Inflammation, Your Mouth and Your Life
Your dental health is no longer just about cavities, gingivitis, periodontal disease, and your smile. Your dental health now is about how long you might live. Your dental health may add or subtract 10 years from your life.
The Dawson Academy, one of dentistry’s most prestigious advanced learning centers for dentistry, in cooperation with the Cleveland Clinic, recently established a top 5 list of things to maintain systemic health and live a longer life. The list includes exercising daily, avoiding tobacco use, managing stress in your life, eating healthy with an emphasis on less refined sugars, less processed foods, and lastly, maintaining healthy oral tissues with no inflammation.
Inflammation is at the root cause of many the chronic diseases of aging. Your mouth is a significant source of that same inflammation if you have gingivitis or periodontal disease. You can have these problems and not even know it. If left untreated, inflammation in your mouth can lead to other serious health problems. Systemic consequences from dental inflammation include cardiovascular disease including death, diabetes, strokes, Alzheimer’s disease, preterm newborns, cancer, obesity, osteoporosis, problems around surgery sites such as artificial joints and potentially bowel problems.
Gum inflammation occurs when microscopic bacteria, in the form of a biofilm, collect below the gumline. Left unchecked, this biofilm causes gingival inflammation. This biofilm must be removed with a two pronged approach. First, patients should have meticulous oral hygiene, including brushing and flossing, and whatever other adjuncts are necessary to remove the biofilm and eliminate inflammation. If you have bleeding while cleaning your teeth, this is inflammation. Sometimes this is detectable, but more often it is not, without the help of a dental professional. Next, a dental professional is needed to examine you regularly, so that oral inflammation is kept to a minimum over your life span. Your dental visit should not be thought of as just getting your teeth cleaned. Rather, it should be an assessment, treatment and education, and training on keeping oral inflammation to a minimum.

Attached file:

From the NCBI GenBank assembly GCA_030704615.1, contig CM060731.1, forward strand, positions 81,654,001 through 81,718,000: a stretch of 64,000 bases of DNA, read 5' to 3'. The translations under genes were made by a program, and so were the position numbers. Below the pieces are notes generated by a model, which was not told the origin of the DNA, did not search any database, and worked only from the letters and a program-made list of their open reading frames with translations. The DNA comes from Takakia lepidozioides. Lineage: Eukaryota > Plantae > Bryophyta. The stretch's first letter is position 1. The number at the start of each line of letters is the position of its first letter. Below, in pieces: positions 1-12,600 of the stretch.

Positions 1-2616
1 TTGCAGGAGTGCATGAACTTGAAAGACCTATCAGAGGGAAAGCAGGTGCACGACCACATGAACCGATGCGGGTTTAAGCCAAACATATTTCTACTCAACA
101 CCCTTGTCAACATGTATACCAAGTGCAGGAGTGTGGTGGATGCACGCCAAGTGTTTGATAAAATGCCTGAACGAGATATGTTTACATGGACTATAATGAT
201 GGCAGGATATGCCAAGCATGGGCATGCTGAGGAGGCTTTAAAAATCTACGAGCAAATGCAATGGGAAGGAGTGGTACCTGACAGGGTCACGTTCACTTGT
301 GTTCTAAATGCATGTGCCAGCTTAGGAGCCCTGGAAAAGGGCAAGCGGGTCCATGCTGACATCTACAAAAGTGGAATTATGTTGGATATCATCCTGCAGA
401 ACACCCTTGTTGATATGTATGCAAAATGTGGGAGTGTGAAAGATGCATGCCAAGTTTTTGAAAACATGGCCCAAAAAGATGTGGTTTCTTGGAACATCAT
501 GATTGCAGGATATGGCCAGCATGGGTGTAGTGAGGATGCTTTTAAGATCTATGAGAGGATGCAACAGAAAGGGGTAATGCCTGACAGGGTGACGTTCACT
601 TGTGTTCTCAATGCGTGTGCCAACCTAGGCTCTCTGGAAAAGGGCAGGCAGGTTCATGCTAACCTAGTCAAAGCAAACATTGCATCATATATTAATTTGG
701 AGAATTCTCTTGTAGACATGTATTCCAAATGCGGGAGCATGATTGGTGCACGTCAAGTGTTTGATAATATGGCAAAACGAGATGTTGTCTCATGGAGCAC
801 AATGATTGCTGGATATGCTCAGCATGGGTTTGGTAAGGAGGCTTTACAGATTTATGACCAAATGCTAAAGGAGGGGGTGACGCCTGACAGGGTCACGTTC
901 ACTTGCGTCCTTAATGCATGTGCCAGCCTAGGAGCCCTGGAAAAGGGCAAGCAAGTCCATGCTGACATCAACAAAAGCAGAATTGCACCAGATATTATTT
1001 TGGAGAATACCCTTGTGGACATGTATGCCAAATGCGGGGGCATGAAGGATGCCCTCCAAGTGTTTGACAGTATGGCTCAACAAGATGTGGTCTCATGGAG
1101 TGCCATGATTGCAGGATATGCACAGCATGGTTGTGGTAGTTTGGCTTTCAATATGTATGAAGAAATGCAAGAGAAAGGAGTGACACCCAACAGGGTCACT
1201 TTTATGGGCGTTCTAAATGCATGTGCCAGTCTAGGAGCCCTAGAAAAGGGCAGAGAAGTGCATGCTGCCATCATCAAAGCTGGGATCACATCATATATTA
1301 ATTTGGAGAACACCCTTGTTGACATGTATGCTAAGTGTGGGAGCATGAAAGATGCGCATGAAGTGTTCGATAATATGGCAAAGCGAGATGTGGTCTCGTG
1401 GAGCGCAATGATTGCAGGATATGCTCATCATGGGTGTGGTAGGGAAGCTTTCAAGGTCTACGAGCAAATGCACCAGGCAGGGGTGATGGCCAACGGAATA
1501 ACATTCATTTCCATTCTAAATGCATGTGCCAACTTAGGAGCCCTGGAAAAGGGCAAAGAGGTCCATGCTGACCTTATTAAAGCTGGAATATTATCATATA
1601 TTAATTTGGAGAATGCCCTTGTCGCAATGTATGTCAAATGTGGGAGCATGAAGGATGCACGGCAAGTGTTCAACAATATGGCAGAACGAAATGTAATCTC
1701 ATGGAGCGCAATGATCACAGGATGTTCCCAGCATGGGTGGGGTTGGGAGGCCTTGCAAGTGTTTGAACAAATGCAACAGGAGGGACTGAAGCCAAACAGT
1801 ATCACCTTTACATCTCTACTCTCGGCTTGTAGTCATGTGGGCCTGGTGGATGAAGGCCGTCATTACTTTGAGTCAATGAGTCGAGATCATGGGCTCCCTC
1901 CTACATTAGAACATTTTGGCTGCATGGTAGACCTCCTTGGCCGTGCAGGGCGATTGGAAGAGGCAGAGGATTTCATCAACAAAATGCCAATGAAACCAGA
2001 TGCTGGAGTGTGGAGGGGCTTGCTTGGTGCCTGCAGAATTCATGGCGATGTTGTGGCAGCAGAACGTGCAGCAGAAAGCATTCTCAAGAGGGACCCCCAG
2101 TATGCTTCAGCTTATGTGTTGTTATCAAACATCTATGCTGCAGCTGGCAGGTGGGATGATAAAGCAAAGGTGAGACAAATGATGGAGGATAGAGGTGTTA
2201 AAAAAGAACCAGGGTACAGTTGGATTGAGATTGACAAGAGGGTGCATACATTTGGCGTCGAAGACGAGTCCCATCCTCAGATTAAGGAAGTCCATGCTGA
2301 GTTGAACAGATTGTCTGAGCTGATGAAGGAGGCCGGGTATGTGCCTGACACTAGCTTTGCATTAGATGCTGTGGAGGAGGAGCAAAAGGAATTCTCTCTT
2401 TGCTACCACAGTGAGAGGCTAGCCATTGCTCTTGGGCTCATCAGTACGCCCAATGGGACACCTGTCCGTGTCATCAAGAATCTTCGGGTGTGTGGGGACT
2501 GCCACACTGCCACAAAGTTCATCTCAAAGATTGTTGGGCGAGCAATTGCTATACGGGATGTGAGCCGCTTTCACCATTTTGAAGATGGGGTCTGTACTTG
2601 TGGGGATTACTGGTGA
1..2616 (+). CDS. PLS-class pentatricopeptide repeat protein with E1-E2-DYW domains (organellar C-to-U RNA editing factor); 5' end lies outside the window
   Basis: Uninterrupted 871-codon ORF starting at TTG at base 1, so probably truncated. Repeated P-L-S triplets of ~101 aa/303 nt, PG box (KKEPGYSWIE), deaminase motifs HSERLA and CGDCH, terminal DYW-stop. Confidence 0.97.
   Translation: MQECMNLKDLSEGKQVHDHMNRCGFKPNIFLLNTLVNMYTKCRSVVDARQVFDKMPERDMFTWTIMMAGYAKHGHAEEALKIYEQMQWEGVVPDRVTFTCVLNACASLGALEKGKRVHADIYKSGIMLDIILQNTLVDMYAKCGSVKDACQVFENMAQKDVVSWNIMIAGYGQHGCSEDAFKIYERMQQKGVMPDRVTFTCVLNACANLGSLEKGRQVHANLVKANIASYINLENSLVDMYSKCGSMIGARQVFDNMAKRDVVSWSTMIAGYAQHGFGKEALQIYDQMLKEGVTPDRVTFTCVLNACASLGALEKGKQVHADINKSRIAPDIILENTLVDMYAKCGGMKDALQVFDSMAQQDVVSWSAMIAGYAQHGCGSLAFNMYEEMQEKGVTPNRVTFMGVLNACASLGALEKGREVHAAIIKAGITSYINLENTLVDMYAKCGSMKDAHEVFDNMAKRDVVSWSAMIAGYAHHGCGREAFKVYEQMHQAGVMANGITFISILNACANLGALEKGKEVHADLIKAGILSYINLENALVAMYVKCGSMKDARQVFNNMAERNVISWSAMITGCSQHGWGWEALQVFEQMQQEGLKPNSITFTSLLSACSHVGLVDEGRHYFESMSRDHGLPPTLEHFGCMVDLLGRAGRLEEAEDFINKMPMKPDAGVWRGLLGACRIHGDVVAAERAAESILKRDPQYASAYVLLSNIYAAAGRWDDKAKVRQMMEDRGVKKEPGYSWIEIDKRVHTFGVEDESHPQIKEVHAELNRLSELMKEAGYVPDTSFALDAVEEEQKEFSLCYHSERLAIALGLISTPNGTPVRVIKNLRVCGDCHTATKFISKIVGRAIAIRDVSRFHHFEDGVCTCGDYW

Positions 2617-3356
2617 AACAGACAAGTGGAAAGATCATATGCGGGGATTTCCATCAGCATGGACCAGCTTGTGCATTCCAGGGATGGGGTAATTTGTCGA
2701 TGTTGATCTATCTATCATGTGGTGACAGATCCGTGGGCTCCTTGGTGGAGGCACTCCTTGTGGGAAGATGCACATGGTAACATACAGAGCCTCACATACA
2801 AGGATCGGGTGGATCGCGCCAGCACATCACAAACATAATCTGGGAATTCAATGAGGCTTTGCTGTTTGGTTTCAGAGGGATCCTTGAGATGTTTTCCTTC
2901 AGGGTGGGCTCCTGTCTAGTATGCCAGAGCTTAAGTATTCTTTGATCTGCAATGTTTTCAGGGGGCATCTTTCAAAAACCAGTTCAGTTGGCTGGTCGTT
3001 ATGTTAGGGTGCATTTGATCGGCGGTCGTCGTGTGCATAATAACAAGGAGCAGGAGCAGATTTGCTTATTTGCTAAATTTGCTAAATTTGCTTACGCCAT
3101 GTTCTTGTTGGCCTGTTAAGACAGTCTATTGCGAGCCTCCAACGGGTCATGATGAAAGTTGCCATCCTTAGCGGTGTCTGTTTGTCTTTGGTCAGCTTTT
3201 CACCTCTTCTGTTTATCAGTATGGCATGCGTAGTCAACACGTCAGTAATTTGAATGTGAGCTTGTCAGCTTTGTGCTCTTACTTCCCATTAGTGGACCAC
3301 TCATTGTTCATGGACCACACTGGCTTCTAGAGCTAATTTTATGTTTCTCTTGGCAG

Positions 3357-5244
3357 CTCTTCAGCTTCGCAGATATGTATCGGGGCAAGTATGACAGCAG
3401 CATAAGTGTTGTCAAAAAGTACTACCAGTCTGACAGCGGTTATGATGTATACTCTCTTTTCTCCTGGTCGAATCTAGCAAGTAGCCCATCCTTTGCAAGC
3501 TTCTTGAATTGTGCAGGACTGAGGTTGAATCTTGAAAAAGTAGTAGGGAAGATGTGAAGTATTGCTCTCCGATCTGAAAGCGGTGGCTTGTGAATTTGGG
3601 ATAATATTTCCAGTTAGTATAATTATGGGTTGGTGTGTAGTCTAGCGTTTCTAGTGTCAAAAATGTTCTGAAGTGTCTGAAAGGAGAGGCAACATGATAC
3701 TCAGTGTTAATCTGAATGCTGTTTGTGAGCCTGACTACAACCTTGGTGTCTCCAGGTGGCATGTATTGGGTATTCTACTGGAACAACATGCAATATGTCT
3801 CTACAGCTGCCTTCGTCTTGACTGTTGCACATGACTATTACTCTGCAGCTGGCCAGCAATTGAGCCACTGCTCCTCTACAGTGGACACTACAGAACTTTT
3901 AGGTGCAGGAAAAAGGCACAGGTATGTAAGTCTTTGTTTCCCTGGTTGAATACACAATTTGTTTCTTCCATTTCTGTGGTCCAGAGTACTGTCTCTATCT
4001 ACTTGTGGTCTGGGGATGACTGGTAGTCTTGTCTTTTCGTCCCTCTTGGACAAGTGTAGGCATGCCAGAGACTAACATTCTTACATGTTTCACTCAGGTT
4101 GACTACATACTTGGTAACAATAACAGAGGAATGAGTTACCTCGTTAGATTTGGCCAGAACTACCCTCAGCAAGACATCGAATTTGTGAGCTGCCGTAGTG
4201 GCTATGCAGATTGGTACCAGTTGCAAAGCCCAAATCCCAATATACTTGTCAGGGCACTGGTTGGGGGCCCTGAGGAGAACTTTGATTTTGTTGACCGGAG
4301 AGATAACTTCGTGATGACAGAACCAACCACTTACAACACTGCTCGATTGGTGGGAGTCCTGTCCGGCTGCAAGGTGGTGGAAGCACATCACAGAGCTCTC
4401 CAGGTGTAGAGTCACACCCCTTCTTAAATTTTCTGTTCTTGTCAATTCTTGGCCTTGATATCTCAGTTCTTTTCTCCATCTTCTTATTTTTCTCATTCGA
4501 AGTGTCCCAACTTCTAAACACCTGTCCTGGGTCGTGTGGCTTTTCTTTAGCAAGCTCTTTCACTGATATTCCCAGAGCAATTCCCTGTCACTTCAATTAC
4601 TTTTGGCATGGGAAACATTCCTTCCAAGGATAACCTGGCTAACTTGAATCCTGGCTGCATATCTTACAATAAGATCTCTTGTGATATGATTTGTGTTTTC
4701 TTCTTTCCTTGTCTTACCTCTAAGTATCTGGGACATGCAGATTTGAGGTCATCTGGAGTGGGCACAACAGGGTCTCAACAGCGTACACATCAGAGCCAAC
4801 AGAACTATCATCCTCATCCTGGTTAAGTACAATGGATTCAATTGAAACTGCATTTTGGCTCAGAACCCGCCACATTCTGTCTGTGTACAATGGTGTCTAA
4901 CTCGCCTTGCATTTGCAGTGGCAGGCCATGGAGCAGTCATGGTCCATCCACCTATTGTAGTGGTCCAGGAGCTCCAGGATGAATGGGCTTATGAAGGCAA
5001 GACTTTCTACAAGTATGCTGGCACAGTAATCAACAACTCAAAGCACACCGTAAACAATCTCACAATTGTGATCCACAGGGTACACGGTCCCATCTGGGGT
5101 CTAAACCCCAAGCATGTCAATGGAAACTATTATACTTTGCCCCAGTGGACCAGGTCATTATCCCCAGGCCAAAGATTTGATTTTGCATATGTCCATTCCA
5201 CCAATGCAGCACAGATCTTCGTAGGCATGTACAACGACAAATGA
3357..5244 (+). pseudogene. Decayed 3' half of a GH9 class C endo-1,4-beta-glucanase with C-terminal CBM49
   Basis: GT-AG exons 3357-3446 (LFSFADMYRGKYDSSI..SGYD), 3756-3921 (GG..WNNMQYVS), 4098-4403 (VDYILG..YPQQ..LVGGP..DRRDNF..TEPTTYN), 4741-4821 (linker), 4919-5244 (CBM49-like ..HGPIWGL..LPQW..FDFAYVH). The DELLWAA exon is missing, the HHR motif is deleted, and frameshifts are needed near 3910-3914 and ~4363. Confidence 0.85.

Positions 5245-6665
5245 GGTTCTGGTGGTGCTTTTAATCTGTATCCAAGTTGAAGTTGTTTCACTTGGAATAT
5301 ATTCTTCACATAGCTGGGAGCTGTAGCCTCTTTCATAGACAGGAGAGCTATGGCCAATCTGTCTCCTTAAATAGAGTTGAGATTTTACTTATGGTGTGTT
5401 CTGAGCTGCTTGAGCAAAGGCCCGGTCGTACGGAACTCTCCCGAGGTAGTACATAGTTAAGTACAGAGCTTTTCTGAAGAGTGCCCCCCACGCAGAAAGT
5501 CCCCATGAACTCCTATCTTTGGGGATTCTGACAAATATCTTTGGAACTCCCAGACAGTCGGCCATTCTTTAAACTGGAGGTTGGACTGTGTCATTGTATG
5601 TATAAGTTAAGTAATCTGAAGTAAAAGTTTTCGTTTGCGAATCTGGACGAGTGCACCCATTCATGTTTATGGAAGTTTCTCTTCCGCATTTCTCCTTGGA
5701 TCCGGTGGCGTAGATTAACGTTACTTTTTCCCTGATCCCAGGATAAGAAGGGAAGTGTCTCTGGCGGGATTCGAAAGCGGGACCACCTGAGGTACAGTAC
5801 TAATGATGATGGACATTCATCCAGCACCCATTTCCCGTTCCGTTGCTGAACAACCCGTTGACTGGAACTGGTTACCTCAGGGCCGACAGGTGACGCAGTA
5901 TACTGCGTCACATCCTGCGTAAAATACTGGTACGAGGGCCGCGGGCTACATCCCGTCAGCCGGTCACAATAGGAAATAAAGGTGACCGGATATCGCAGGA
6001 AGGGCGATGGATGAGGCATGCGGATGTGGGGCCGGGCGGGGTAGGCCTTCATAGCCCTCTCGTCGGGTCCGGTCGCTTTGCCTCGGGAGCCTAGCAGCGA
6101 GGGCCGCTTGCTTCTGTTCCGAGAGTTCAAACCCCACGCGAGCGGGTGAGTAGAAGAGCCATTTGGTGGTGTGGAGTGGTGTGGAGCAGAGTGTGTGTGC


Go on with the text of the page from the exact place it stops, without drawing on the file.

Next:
While everyone has bacteria in their mouth, not everyone develops gingival inflammation. There are identifiable risk factors that make some people more susceptible to gingival inflammation. These risk factors include tobacco use, being overweight, diabetes, pregnancy, sleep apnea, cardiovascular disease, and arthritis. Post-menopausal females and immunocompromised patients are also at higher risk for gingival inflammation. If you have inflammation risk factors, it is even more important for you to partner with your dentist and dental hygienist on a regular basis to determine if any gum inflammation has developed, and then do what is necessary to eliminate it.